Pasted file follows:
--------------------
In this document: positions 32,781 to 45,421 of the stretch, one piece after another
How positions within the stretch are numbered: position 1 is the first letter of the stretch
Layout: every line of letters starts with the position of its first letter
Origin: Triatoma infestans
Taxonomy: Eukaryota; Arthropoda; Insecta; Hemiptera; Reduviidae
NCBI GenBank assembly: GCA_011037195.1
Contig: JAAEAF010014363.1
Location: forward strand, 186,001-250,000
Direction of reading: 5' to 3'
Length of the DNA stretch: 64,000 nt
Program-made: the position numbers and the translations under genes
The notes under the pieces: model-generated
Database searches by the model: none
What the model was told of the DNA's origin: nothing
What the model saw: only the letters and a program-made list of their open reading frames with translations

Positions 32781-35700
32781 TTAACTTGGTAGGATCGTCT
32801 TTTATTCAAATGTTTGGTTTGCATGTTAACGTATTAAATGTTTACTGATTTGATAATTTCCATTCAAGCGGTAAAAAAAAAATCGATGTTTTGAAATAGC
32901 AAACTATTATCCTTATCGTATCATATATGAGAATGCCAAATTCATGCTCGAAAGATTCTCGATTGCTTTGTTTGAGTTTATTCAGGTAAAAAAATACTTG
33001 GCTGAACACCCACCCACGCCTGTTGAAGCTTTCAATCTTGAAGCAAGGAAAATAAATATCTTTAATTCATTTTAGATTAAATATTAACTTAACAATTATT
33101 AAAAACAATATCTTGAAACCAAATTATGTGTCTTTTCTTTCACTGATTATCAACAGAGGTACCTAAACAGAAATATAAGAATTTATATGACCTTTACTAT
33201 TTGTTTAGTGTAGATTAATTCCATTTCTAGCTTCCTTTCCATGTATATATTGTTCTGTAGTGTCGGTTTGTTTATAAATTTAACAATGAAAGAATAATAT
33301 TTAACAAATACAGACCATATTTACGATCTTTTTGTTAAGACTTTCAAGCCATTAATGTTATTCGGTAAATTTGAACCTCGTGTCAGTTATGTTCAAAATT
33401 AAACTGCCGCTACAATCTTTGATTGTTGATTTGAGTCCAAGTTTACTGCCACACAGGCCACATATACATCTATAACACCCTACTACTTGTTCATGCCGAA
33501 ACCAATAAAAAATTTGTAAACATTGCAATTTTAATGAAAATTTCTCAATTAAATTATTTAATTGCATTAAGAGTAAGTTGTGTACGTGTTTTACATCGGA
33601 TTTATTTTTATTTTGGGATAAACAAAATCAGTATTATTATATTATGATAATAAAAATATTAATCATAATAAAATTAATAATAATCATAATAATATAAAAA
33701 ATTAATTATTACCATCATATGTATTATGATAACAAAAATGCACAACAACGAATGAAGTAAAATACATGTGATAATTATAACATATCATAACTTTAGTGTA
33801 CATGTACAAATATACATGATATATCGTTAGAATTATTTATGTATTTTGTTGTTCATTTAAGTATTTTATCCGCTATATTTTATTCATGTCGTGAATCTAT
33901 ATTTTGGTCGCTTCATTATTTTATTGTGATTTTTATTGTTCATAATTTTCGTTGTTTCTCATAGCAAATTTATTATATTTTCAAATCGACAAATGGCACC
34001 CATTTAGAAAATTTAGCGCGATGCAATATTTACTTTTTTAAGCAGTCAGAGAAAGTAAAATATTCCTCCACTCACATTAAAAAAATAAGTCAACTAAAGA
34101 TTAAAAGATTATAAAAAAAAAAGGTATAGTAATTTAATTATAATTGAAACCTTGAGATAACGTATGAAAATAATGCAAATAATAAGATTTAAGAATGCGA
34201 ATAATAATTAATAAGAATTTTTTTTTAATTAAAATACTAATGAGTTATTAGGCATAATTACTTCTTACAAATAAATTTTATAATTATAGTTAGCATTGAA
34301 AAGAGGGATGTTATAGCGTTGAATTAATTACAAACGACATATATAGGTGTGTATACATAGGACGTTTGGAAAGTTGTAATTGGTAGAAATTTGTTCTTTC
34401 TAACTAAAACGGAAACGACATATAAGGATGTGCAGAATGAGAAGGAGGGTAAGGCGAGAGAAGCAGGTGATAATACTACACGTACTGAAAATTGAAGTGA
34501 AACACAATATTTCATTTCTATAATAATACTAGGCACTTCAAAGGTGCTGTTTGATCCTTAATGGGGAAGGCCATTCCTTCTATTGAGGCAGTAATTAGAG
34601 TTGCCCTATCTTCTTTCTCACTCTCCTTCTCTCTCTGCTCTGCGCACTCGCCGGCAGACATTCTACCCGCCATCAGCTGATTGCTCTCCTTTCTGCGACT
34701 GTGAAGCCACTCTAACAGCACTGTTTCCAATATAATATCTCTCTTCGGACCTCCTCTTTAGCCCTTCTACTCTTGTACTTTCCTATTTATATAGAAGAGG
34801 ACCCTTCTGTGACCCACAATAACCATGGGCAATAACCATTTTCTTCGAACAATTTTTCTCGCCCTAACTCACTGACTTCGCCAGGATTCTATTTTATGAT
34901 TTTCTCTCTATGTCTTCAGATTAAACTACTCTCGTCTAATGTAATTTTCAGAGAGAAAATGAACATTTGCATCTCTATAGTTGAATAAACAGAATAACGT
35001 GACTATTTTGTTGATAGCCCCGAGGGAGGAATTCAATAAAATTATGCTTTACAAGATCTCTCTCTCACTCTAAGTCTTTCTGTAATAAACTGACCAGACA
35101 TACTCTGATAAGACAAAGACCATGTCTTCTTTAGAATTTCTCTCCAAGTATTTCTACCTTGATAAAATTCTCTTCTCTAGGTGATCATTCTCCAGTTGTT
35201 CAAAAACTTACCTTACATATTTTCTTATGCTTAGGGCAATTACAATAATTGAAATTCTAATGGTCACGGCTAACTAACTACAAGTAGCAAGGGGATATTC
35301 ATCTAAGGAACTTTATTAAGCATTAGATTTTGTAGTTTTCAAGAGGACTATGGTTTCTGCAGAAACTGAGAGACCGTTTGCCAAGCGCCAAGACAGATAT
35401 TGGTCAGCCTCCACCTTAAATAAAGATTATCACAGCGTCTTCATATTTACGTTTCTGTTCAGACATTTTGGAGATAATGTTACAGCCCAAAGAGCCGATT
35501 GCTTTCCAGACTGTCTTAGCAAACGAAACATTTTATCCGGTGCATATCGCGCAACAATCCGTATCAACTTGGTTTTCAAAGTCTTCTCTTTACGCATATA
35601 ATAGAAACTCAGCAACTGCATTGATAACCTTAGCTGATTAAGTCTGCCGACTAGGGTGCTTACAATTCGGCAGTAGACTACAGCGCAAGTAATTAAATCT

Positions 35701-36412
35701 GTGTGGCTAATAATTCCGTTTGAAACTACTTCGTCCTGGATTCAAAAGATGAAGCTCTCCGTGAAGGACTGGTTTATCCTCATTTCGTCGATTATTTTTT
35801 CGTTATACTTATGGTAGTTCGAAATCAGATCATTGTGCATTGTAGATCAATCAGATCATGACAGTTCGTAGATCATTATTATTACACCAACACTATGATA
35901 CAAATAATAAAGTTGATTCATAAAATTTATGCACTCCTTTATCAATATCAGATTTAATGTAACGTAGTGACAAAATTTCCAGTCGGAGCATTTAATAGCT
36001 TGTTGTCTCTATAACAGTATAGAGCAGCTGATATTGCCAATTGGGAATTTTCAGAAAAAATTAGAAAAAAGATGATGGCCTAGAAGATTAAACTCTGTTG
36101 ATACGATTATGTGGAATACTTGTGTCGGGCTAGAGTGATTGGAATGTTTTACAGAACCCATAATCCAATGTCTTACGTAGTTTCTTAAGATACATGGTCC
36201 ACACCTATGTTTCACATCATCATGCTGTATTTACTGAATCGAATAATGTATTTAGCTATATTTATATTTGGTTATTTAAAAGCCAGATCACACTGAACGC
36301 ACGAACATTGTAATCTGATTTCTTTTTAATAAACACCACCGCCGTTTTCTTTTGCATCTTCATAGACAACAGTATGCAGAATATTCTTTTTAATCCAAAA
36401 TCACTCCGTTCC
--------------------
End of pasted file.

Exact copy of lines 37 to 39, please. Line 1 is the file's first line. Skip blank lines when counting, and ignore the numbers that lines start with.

34701 GTGAAGCCACTCTAACAGCACTGTTTCCAATATAATATCTCTCTTCGGACCTCCTCTTTAGCCCTTCTACTCTTGTACTTTCCTATTTATATAGAAGAGG
34801 ACCCTTCTGTGACCCACAATAACCATGGGCAATAACCATTTTCTTCGAACAATTTTTCTCGCCCTAACTCACTGACTTCGCCAGGATTCTATTTTATGAT
34901 TTTCTCTCTATGTCTTCAGATTAAACTACTCTCGTCTAATGTAATTTTCAGAGAGAAAATGAACATTTGCATCTCTATAGTTGAATAAACAGAATAACGT